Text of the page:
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Re: No mathematician today [#permalink] New post 09 Sep 2010, 10:03
Only A uses the word mathematicians so it is clearly the only choice.
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Re: No mathematician today [#permalink] New post 16 Oct 2010, 00:54
smartmundu wrote:
I go with A,
so this is a "Must be True" questions and only A qualifies that


Can someone clearly explain why E is incorrect? :?
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Re: No mathematician today [#permalink] New post 16 Oct 2010, 13:45
rohitgoel15 wrote:
No mathematician today would flatly refuse to accept the results of an enormous computation as an adequate demonstration of the truth of a theorem. In 1976, however, this was not the case. Some mathematicians at that time refused to accept the results of a complex computer demonstration of a very simple mapping theorem. Although some mathematicians still hold a strong belief that a simple theorem ought to have a short, simple proof, in fact, some simple theorems have required enormous proofs.

If all of the statements in the passage are true, which one of the following must also be true?

(A) Today, some mathematicians who believe that a simple theorem ought to have a simple proof would consider accepting the results of an enormous computation as a demonstration of the truth of a theorem.

(B) Some individuals who believe that a simple theorem ought to have a simple proof are not mathematicians.

(C) Today, some individuals who refuse to accept the results of an enormous computation as a demonstration of the truth of a theorem believe that a simple theorem ought to have a simple proof.

(D) Some individuals who do not believe that a simple theorem ought to have a simple proof would not be willing to accept the results of an enormous computation as proof of a complex theorem.

(E) Some nonmathematicians do not believe that a simple theorem ought to have a simple proof.


I picked A as it was the closest to the argument.
I want to confirm another thing. The reason why I negated other answers was that in B,C and D individuals in mentioned though we are talking of "mathematicians" here. Is my reasoning correct?

definitely correct explanation. All the choices other than A talk about individuals/non-mathematicians.
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Re: No mathematician today [#permalink] New post 30 Mar 2011, 23:26
The answer is A.
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Re: No mathematician today [#permalink] New post 31 Mar 2011, 09:36
1) no mathm today would refuse to accept results of enormous computation as an adequate demonstration of truth of theorem.
2) (1) was not the case in 1976.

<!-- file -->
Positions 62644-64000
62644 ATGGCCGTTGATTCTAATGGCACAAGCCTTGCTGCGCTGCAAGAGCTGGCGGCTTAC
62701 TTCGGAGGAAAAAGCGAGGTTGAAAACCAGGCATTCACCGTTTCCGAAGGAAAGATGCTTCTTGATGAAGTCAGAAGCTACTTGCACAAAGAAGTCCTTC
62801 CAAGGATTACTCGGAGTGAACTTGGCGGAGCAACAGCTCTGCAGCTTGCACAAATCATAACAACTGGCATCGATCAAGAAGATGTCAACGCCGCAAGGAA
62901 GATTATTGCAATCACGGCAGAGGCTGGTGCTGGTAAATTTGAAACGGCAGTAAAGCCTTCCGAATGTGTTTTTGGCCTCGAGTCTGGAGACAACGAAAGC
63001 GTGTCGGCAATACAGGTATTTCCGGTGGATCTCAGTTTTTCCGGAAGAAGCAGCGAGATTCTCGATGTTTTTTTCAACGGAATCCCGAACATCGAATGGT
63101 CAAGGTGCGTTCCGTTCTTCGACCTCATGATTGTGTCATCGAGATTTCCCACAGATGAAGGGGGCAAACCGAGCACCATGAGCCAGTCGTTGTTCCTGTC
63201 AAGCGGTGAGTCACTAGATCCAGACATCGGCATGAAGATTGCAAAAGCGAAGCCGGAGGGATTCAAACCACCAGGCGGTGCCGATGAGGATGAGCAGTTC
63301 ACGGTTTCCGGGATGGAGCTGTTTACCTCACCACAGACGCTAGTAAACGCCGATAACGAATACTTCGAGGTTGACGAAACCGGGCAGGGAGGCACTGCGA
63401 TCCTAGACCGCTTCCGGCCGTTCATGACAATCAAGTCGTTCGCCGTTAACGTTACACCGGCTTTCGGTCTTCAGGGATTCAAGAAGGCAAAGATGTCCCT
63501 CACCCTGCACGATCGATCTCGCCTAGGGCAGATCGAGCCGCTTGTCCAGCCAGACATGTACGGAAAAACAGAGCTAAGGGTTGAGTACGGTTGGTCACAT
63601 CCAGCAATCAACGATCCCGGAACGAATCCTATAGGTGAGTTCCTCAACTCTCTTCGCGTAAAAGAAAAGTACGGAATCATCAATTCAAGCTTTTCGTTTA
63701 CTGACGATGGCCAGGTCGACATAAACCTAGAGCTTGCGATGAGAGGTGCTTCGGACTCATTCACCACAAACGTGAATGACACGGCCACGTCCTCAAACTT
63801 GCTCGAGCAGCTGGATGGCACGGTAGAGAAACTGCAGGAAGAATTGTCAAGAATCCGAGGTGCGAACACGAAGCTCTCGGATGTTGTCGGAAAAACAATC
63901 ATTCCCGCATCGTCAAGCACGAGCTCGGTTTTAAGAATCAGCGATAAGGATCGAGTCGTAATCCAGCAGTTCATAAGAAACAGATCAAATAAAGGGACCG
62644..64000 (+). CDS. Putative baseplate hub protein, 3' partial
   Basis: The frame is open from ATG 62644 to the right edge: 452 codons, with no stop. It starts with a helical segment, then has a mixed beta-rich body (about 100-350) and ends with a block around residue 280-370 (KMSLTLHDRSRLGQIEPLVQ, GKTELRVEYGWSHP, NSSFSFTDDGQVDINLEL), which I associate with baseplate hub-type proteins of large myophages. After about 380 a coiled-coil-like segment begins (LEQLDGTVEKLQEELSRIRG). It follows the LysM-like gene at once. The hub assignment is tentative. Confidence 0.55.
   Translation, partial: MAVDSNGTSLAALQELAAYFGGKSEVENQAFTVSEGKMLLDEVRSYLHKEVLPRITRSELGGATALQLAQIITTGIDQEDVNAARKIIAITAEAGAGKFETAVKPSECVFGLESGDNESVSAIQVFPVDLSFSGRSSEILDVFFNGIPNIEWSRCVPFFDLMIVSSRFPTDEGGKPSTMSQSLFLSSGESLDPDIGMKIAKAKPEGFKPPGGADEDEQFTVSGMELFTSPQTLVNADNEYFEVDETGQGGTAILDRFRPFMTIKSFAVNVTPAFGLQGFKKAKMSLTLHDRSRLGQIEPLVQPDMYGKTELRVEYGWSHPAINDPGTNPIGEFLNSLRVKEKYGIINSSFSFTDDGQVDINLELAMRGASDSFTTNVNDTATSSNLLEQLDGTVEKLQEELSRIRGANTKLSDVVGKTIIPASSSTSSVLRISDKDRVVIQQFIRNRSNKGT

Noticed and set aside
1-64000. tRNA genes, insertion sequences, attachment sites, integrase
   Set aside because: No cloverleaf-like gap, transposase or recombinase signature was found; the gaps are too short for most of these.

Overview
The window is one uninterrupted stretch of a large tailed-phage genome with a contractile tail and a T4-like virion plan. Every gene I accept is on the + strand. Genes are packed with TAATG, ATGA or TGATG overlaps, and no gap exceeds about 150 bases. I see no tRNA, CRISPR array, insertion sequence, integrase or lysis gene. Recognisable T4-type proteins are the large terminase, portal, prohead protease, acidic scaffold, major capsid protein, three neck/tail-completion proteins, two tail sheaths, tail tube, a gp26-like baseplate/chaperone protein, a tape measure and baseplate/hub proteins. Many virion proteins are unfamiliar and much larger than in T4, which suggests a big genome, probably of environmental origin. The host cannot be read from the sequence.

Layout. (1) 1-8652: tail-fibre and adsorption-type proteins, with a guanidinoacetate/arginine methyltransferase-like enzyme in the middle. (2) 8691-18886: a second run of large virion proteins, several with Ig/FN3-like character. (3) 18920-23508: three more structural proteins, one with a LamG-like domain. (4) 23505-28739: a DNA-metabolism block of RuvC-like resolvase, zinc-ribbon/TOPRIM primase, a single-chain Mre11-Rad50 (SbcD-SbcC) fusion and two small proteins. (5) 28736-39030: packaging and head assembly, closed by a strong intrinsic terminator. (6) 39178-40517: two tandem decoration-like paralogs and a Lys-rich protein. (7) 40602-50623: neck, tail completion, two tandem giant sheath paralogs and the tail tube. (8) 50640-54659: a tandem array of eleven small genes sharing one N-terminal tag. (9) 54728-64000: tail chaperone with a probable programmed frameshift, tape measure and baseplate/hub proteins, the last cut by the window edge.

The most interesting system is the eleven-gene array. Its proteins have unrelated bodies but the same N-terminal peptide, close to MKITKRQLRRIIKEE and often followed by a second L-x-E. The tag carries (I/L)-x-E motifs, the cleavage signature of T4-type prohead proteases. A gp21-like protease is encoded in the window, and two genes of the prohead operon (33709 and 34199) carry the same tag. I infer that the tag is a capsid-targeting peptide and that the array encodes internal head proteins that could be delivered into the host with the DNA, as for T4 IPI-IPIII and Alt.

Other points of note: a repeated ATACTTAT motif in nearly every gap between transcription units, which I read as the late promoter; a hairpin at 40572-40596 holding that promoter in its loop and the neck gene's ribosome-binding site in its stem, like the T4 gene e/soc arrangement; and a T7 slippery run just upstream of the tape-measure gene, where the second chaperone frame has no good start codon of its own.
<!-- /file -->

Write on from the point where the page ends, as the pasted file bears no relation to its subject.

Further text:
3) in 1976 some mathms refused to accept results of very simple mapping theorem.
4) Although some mathems still belif simple theorem should have simple proof, but this is not the case.

Based on (4) and (1) we can divide mathematicians into two groups:
i) mathematicians who "would consider accepting results of computer" and believe "a simple theorem should have a simple proof"
ii) mathematicians who "would consider accepting results of computer" and do not believe "a simple theorem should have a simple proof"

A) Says basically that "Today, some mathematicians fall into category i)" This is the correct answer because it MUST logically follow from the passage
B) Does not HAVE to be true. It might be true, it might not. The passage doesn't indicate either way.
C) Since all mathms today would consider accepting the results of a computer, this answer choice is referring to nonmathematicians. We don't know anything about what non mathematicians believe.
D) Similar to (C), anyone not willing to accept the results of a computer must not be mathematicians, and we don't know anything about what they believe.
E) Same as C and D. We don't know anything about what they believe.
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Re: No mathematician today [#permalink] New post 31 Mar 2011, 09:38
yossarian84 wrote:
smartmundu wrote:
I go with A,
so this is a "Must be True" questions and only A qualifies that


Can someone clearly explain why E is incorrect? :?


Sure, the passage never gives any information about what non-mathematicians believe. Therefore E may be true, or it may not, but we have no information either way.

Also, I wanted to clarify something.
A good number of posters above eliminated answer choices because they used the term 'individual' instead of mathematicians.

This alone isn't a legitimate reason to eliminate an answer choice.

The passage actually gives us a great deal of information that MUST be true regarding individuals.
1) In present day, some individuals would not refuse to accept the results of a computer process.
2) In 1976, some individuals would.
3) Some individuals believe a simple theorem should have a simple proof.
4) Some individuals do not believe a simple theorem should have a simple proof.
These 4 statements (and possibly others) all MUST be true based on the statements of the passage.

The thing that disqualifies the other answer choices, is that they're using the term "individuals" but the answer choice actually limits it further to "non-mathematicians".

For example, the answer choice:
"(C) Today, some individuals who refuse to accept the results of an enormous computation as a demonstration of the truth of a theorem believe that a simple theorem ought to have a simple proof."
Is wrong not because it uses the term "individuals" but because it's making a claim about "non-mathematicians", which we know nothing about.
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Re: No mathematician today [#permalink] New post 26 Apr 2011, 11:24
i think A is the answer by POE , but it took me 2 mins 30 sec + . so is there any shorter procedure to reduce the time consumed in such CR questions ?
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Re: No mathematician today   [#permalink] 26 Apr 2011, 11:24